It’s been a real relief. Doing the theatre work and doing Brand New Ancients was incredible, but very cerebral and very intense and it took a lot out of me. This feels like much more fun. It’s not like I’m writing at the same time and finishing loads of stuff off, so getting back on stage and just having a great time for an hour is such a great relief. I feel like the luckiest girl in the world. It’s my dream.

You started off MCing when you were 13. Is this the project you’ve always wanted to do?

I wanted to make albums, definitely. I wanted to be a rapper and make music. Music was the thing that turned me on to writing. But I’m really, really glad of the times I’ve spent writing poems. I’m really excited about being a poet and being a playwright and a novelist, but I have a special relationship with music. It’s very nourishing and exciting and it feels very natural when I’m jamming. It’s like an old friend.

Are there any upcoming poets or musicians that you think we should check out?

There’s a guy called Zia Ahmed, who’s a poet. He’s brilliant – really dry humour, really beautiful language and turn of phrase. There’s a singer called Rag ’N’ Bone Man, who’s just great, from South London as well. He’s a big, scary looking guy but he’s got this beautiful, sweet voice. And then obviously Hollie McNish. She’s doing great. I’ve got a lot of time for people who are doing their thing.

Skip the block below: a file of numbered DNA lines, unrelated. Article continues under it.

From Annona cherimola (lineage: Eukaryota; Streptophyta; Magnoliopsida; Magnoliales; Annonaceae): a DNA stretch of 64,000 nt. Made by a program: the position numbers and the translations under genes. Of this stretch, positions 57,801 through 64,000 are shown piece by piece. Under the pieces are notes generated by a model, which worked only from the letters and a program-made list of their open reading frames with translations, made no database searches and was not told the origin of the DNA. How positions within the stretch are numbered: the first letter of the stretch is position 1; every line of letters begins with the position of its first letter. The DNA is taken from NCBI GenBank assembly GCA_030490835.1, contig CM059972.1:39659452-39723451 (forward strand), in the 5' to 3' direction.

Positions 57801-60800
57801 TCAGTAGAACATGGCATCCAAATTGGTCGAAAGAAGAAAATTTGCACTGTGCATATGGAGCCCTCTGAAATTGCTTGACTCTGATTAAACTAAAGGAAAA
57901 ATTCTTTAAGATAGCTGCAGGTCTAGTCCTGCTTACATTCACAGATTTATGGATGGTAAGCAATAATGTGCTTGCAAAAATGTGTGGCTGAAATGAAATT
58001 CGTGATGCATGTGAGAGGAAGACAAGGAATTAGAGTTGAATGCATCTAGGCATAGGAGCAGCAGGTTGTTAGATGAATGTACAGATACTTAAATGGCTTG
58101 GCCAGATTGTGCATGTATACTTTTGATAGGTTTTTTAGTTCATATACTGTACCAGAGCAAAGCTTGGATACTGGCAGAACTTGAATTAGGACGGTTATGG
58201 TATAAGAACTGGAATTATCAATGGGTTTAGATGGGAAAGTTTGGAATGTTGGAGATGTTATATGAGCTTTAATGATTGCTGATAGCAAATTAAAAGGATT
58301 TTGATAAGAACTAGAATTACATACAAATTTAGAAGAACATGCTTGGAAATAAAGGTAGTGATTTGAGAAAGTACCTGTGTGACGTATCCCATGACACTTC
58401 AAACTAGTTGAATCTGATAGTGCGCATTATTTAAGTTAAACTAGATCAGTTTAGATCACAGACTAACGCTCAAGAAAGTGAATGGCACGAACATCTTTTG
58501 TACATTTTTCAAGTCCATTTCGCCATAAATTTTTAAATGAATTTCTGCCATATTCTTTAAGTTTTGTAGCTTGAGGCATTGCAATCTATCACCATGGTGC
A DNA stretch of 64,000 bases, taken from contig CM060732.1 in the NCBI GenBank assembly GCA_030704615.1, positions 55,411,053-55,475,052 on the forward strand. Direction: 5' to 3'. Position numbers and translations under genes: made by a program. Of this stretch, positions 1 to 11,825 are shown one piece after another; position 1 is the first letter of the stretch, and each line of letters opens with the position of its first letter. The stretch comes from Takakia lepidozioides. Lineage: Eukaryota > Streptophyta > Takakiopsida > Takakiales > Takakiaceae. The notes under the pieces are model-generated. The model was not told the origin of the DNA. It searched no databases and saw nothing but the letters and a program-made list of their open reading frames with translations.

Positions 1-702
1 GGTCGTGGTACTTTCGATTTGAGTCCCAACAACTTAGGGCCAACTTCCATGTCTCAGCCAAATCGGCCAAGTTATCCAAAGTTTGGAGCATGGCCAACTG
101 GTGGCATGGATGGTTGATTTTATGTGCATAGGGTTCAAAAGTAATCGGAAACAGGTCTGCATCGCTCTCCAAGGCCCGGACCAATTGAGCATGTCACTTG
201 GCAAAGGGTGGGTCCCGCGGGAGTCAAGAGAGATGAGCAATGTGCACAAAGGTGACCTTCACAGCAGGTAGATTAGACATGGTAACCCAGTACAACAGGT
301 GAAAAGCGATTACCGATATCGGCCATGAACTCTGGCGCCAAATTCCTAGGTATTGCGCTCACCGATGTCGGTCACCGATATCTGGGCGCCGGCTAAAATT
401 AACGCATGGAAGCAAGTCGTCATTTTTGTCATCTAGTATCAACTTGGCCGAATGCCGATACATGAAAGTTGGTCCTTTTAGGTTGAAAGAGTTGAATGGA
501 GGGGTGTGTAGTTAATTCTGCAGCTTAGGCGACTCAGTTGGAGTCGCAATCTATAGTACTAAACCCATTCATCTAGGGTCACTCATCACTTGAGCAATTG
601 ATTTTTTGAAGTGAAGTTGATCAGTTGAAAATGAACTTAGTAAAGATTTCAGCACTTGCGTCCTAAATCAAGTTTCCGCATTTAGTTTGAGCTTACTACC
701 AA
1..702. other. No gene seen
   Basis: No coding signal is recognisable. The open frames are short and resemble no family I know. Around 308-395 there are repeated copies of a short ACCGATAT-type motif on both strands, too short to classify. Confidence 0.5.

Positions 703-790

Have you got any advice for upcoming writers and musicians finding their feet?

There’s a book I was reading just today, actually. There’s a poet called Rilke who wrote a book called Letters to a Young Poet, which is a collection of his correspondence to this young guy who was writing poetry, and I think he says it so perfectly. The only person who knows the value of what you’re doing is you, if you look inside yourself and say, ‘Is this the only thing?’ The way Rilke says it is, ‘Must I write? Is this the only thing? If I couldn’t write, would I die?’ If that’s the question, that’s the gravity of what we’re talking about. For me, this is everything. I’m not trying to be anything. I’m answering to this thing I’m desperate to do. So the only advice I could give after reading this today is you don’t need my advice, you need your advice. A young poet, a young playwright, a young musician – if you know this is the thing to do, then you know when it’s not right and you know when it is right. You have to put yourself in the space when you’re really listening to yourself and you’re not trying to do what someone else has done. You have to develop your own thing and have an independent contribution to creativity, and that comes through really working hard and being in that relationship with yourself.

Kate Tempest brings her new live show to the Plug on Saturday 8 November. Tickets are available at the-plug.com.

katetempest.co.uk

Photo by India Cranks

Joe Kriss